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European Stocks Close Slightly Lower as Markets Track Omicron, U.S. Inflation Surge

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  • The U.S. Labor Department revealed on Friday that consumer price index (CPI) inflation stateside soared 6.8% annually in November, its steepest yearly climb since 1982
  • Markets have been reacting throughout the past couple of weeks to comments and research into the transmissibility and severity of the new omicron Covid-19 variant.
  • Daimler shares whipsawed after the spin-off of Daimler Truck, which began trading in Frankfurt on Friday.

LONDON — European markets closed slightly lower on Friday as renewed concerns about the omicron Covid-19 variant continue to weigh, while investors reacted to key U.S. inflation data.

The pan-European Stoxx 600 provisionally ended 0.3% lower, with most sectors and major bourses in negative territory. Retail stocks led the losses, falling 1.4%.

The U.S. Labor Department revealed on Friday that consumer price index (CPI) inflation stateside soared 6.8% annually in November, its steepest yearly climb since 1982 and slightly ahead of economist expectations.

Data on Thursday showed U.S. jobless claims hitting their lowest rate since 1969 last week, as 184,000 people filed new unemployment insurance claims, with the labor market continuing to tighten.

Markets have been reacting throughout the past couple of weeks to comments and research into the transmissibility and severity of the new omicron Covid variant, with a number of major economies now implementing tighter containment measures.

Stateside, U.S. stocks were slightly higher on Friday despite the inflation surge, after investors on Thursday pulled back from the rebound earlier in the week.

Stocks in Asia-Pacific broadly declined on Friday as investors opted for caution ahead of the data, while keeping an eye on news about the omicron variant.

On the data front in Europe, the U.K. economy grew just 0.1% month-on-month in October, shy of expectations in a Reuters poll for a 0.4% expansion. The reading has fueled doubts over whether the Bank of England will hike interest rates at its next meeting.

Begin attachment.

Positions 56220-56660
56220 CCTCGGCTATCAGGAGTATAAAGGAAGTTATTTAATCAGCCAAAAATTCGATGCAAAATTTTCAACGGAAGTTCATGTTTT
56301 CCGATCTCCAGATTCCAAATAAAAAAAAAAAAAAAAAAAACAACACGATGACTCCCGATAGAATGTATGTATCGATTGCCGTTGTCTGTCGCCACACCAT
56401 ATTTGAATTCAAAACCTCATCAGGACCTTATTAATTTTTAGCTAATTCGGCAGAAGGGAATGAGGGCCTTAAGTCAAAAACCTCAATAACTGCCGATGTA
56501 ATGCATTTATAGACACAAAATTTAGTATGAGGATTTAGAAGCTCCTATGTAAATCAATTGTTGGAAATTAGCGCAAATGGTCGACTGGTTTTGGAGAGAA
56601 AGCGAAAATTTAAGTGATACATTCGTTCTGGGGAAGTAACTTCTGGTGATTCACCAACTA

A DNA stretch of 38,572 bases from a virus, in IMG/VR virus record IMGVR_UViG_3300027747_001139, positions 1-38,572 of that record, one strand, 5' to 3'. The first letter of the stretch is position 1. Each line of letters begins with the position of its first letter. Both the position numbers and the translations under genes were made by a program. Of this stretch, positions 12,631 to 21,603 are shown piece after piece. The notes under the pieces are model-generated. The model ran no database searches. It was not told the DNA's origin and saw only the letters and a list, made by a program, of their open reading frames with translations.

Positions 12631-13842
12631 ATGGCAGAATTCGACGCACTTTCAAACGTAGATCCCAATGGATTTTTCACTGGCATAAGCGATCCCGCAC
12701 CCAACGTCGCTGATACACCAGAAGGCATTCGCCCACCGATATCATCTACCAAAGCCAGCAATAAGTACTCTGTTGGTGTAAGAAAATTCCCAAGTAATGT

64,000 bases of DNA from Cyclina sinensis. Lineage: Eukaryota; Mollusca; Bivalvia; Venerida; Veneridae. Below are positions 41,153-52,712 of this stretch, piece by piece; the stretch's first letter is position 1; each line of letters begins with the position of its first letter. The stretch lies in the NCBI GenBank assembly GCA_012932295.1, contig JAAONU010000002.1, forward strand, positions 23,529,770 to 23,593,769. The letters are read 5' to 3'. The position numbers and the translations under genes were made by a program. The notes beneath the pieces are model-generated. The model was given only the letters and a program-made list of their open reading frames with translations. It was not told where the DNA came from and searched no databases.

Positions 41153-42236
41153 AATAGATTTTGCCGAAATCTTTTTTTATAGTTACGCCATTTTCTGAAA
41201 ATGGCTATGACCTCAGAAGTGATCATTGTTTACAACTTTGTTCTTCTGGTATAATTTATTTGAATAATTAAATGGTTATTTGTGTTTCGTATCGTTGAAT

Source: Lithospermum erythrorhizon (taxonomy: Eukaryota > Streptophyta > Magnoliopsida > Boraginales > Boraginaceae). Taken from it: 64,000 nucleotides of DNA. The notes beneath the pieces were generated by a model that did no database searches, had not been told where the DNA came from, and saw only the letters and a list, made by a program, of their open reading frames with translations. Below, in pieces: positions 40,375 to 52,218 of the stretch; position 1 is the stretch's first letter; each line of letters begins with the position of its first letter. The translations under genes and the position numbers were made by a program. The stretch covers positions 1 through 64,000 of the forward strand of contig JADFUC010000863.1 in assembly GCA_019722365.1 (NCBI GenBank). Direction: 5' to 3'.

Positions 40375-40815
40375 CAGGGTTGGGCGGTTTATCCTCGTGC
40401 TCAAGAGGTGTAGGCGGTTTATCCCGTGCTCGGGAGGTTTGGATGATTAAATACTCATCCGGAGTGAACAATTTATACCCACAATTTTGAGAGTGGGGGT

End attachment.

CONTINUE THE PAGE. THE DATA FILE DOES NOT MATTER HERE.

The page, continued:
British industrial output fell 0.6% in October from the previous month, again falling short of economist expectations for a 0.1% rise.

"The weaker-than-expected October GDP number will give the Bank of England further cause for hesitation ahead of the interest rate-setting meeting next week. The discovery of the omicron variant, and the announcement of new Plan B restrictions, provide a further note of caution for policymakers," said Dean Turner, economist at UBS Global Wealth Management.

UBS does not expect new restrictions to have a material impact on the U.K. recovery, and thus Turner suggested policymakers will likely continue with their hawkish tone, highlighting the need for rate rises at some point.

"However, notwithstanding the current inflation backdrop, it is increasingly likely that the Bank of England will err on the side of caution next week and leave rates on hold," Turner added.

Final German consumer price index inflation was confirmed at -0.2% month-on-month in November for a 5.2% annual incline.

European investors may have one eye on speeches from ECB President Christine Lagarde and other top policymakers throughout the morning.

Daimler swing

In terms of individual share price movement, German automotive giant Daimler was up 2.8%, having plunged more than 16% in early trade following the spin-off of Daimler Truck, which began trading on the Frankfurt Stock Exchange on Friday.

At the top of the Stoxx 600, tobacco company Swedish Match gained 7% after the U.S. Senate dropped plans to raise taxes on tobacco next-generation-products (NGPs).

Toward the bottom of the European blue chip index, Danish biotech firm Genmab fell 4.6%.

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